Addressing Congress on May 25, 1961, President Kennedy challenged America and set a seemingly impossible goal- sending a person to the moon by the end of the decade. Kennedy’s ambitious dream was realized by the Apollo program, and, since that time, manned space exploration has been an intrinsic part of both America’s national character, and its vision of the future.
As a result, our retreat from the final frontier is a clear illustration of the retrenchment accompanying the long, slow, slide of national decline.
The great retreat began with President Obama’s decision in 2010 to kill the Constellation program, which was supposed to be the successor to the now-retired space shuttle, and a key component in our return to the moon (as well as future missions to Mars). As Charles Krauthammer has written, America’s manned space-flight program essentially died that year “for want of $3 billion a year — 1/300th of [the 2009] stimulus package with its endless make-work projects that will leave not a trace on the national consciousness.”
The recent Republican presidential primary furnished further evidence of our nation’s withdrawal. Fifty-one years ago, when Kennedy said we would land a man on the moon and return him safely to the earth, he was neither mocked nor derided. This stands in sharp contrast to the reaction that greeted Newt Gingrich’s proposal during the primary to develop a lunar colony. Gingrich, alone among all the Republican contestants, saw manned space exploration as an integral part of America’s future. He proposed building on the foundation laid by Kennedy, and taking it to its next natural step- a human colony. And this vision, so similar to one that, in former times, stirred our souls and led to great deeds, was met with scorn.
Krauthammer, writing in 2010, drew a sharp contrast between Kennedy’s liberalism and Obama’s. In his view, Kennedy’s was an “expansive, bold, outward-looking summons” whereas “Obama’s is a constricted inward-looking call to retreat.”
But as the reaction to Gingrich’s lunar colony idea demonstrates, the inward-turning movement spans the ideological spectrum. Conservatives hear the bugles sounding the retreat in their own hearts as well. We can expect no bold visions from that quarter either.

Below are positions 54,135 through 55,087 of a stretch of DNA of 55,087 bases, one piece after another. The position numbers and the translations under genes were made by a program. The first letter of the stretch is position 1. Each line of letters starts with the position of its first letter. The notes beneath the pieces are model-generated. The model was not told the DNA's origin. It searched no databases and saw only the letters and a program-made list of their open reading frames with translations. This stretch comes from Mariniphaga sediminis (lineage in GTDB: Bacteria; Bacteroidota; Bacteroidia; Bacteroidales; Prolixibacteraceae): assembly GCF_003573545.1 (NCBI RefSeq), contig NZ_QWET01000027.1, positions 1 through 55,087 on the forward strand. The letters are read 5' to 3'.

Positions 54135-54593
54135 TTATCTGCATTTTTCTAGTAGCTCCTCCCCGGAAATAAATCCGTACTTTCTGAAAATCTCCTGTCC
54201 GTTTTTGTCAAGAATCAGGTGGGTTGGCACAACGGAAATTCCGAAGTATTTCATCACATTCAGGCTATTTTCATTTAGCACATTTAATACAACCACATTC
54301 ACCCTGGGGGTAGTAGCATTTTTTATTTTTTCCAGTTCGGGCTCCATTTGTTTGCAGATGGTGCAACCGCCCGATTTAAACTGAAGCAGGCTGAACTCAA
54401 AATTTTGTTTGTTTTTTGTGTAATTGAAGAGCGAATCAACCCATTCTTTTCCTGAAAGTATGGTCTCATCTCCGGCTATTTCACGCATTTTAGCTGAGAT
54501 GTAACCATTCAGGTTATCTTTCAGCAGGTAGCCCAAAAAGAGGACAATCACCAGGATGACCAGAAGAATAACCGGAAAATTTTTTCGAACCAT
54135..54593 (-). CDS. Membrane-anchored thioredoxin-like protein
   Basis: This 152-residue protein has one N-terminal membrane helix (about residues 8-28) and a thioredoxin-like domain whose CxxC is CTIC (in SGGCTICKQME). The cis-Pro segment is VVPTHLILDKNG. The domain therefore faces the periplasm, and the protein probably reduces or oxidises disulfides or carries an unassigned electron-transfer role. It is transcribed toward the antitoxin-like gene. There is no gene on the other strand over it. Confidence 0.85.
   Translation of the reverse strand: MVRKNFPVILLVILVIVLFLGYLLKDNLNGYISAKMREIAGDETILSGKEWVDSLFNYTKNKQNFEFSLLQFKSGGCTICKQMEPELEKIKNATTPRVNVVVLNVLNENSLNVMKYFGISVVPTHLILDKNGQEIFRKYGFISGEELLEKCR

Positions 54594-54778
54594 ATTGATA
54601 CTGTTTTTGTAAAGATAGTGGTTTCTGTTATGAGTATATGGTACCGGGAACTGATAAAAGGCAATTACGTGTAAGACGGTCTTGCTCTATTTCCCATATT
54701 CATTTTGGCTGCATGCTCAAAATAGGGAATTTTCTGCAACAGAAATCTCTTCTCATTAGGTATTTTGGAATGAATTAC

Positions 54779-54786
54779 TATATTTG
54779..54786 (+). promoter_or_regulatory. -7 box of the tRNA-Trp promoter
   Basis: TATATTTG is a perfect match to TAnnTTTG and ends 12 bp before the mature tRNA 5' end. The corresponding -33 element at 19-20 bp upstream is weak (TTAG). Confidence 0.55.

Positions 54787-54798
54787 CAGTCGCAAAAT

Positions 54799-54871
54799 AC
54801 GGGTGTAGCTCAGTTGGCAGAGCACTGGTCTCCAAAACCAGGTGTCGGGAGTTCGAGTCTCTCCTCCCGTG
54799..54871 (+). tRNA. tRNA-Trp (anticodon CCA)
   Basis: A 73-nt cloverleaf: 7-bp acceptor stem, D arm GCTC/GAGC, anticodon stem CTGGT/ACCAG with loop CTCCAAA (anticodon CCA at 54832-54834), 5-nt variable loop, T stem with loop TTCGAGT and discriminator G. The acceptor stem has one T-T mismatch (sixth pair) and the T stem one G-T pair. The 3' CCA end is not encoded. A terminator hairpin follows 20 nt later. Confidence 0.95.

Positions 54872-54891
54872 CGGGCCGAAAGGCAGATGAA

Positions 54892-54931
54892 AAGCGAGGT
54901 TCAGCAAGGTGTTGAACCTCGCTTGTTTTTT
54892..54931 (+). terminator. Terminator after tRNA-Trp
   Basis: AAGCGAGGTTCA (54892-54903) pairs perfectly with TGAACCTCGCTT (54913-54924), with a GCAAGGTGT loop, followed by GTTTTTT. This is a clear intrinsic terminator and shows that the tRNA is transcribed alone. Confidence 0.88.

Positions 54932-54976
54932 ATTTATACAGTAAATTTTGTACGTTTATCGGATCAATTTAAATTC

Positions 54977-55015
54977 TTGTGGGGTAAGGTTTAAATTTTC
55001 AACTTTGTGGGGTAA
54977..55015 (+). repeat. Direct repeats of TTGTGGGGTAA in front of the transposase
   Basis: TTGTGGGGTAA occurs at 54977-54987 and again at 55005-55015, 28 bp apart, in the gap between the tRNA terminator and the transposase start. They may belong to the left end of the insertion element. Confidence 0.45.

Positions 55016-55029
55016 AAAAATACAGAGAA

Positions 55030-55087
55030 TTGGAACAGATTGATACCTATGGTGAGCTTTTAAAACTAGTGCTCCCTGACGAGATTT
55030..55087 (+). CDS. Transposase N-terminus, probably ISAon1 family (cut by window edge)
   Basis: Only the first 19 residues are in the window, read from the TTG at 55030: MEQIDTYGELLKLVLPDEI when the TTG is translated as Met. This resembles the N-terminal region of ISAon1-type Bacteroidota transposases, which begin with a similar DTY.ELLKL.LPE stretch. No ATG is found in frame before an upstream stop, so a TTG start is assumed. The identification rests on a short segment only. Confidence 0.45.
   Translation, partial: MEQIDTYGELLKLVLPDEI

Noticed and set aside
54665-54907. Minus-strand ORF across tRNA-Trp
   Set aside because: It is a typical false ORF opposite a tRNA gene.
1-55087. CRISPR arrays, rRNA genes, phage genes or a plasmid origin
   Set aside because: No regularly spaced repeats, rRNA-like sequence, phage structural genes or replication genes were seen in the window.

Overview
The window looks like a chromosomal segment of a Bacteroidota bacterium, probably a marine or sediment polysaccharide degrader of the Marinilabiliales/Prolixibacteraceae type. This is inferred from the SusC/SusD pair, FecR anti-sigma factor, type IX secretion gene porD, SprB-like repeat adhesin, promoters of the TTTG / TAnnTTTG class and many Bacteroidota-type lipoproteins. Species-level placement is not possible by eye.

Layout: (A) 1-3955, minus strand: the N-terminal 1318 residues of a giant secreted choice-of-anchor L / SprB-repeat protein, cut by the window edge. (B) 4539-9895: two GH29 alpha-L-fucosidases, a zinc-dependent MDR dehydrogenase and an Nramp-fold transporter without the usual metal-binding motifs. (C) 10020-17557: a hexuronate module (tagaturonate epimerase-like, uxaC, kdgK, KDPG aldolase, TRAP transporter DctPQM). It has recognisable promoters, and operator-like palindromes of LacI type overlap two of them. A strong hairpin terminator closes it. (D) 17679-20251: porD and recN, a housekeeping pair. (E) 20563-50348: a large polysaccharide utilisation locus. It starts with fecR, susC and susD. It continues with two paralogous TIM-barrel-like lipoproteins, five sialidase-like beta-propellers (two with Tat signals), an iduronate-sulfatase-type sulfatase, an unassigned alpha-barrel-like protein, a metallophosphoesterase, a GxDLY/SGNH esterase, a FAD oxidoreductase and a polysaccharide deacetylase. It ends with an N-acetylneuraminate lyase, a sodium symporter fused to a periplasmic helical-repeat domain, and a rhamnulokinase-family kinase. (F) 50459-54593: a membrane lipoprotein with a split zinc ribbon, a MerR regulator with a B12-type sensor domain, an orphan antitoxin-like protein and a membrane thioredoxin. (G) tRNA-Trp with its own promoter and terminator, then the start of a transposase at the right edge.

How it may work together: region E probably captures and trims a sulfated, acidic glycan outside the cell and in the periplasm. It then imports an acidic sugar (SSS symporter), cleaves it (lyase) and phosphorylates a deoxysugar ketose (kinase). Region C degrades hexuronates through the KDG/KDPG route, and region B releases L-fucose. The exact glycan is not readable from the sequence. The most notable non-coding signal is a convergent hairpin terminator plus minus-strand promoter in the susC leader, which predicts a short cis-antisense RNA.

Something intrinsic in our national character has changed- or been lost.
Historically, manned space exploration hasn’t been just another government program. It was an expression of our technological prowess and our faith in the future. And through the moon landings, we achieved something that transcended the boundaries of time, place, and culture, and spoke directly to the deepest longings and aspirations of the human spirit.
Going to the moon is what the United States will be remembered for, long after everything else we have accomplished has been forgotten.
This was brought home to me in a visceral way several weeks ago. I was in the backyard star-gazing with my six-year old daughter. The night sky has always been an amazing canvass for the human imagination. Looking up at it, we encounter the eternal- the deep depths of both space and time.
I was pointing out and naming some of the constellations and visible planets. Then we came to the moon. I told her that people, people just like her and I, had walked on the moon. At first, she didn’t believe me- going to the moon seemed impossible. So we went inside, and watched the Apollo 11 launch and landing on YouTube together.
It was a profound experience. The lunar landing is an event that, even after all these years, immediately evokes a sense of awe, wonder, and pride. I saw it on my daughter’s face.
But as we watched, my joy was mixed with sadness, because things like the moon missions are impossible now. Though we remain a big country geographically, we are fatally constricted in vision, spirit, and imagination.
We won’t be building moon colonies, or going to Mars. There will be no more great endeavors that capture the imagination- nothing like the Apollo program, the construction of the transcontinental railroad, or even the interstate highway system.
We’ve lost something fundamental. No more can-do optimism. No more broad horizons. The sky is, most certainly, no longer the limit. And as the laughter of our fin de siècle cynics fades, we’ll be left with an enduring civilizational silence- one in which no more dreams will come.
A nation at dusk, we are lowering the blinds.
Goodnight moon; goodnight America.